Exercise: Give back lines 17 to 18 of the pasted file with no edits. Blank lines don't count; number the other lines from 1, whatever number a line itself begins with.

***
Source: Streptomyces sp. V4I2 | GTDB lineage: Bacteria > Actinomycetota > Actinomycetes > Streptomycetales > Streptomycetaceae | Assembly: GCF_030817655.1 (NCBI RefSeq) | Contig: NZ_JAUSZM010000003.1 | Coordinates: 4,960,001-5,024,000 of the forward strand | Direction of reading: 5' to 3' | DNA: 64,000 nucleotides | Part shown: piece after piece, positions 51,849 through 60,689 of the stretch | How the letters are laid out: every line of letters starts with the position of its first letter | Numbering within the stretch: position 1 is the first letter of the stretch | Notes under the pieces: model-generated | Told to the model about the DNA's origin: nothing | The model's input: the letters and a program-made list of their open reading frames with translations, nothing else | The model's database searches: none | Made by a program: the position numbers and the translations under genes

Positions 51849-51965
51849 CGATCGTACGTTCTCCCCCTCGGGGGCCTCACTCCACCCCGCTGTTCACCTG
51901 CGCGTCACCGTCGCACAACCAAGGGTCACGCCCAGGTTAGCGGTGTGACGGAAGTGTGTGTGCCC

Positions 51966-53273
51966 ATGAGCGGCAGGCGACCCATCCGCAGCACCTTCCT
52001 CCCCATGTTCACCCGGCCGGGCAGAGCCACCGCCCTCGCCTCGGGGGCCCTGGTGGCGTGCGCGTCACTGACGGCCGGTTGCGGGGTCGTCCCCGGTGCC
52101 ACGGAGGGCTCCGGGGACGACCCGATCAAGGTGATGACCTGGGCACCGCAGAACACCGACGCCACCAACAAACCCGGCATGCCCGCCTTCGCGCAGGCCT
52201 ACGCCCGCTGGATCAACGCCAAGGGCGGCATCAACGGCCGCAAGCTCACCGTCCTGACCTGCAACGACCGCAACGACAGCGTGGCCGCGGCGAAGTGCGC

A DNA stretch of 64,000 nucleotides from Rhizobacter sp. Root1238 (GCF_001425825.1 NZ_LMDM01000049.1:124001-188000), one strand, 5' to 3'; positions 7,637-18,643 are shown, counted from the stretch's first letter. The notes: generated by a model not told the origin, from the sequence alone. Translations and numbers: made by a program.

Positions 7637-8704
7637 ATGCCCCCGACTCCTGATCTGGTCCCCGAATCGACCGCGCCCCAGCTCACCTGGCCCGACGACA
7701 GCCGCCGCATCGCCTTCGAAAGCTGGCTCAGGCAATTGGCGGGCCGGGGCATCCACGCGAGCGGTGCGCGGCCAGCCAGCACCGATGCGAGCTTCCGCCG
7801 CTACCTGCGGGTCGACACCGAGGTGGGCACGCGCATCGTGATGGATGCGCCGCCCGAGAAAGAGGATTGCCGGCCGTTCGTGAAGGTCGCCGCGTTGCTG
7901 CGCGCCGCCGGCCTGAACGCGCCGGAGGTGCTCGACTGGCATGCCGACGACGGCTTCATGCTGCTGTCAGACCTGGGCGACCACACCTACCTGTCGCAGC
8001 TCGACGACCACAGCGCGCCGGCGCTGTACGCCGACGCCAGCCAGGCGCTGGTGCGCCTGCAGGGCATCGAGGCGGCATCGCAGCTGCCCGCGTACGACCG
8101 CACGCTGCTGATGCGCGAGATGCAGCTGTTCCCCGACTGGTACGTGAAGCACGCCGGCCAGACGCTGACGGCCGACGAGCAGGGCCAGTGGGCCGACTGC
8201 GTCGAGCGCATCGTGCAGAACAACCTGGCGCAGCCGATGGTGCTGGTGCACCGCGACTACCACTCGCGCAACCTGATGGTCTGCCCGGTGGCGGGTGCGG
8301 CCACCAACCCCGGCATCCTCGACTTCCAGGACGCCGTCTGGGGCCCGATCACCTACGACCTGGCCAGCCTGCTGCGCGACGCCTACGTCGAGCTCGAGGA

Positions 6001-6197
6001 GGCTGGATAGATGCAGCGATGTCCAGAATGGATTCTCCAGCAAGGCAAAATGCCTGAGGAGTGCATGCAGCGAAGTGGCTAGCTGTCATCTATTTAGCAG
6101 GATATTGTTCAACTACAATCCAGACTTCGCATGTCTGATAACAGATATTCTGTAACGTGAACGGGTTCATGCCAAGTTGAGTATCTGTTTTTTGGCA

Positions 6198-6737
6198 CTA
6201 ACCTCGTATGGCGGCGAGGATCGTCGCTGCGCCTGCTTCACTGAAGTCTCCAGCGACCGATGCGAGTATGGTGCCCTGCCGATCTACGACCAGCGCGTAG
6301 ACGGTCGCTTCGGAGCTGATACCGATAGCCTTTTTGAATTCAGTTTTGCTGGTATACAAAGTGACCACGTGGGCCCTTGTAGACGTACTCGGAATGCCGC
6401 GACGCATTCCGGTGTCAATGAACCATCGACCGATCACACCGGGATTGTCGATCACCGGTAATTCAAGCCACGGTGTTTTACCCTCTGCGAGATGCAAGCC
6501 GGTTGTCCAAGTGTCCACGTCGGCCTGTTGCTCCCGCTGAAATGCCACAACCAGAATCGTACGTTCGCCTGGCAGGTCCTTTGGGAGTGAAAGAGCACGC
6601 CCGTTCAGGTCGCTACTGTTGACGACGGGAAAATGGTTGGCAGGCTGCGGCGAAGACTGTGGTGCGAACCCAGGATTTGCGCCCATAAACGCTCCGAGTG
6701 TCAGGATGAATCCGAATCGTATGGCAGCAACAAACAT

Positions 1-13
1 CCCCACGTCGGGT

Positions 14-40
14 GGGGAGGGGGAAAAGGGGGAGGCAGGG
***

8101 CACGCTGCTGATGCGCGAGATGCAGCTGTTCCCCGACTGGTACGTGAAGCACGCCGGCCAGACGCTGACGGCCGACGAGCAGGGCCAGTGGGCCGACTGC
8201 GTCGAGCGCATCGTGCAGAACAACCTGGCGCAGCCGATGGTGCTGGTGCACCGCGACTACCACTCGCGCAACCTGATGGTCTGCCCGGTGGCGGGTGCGG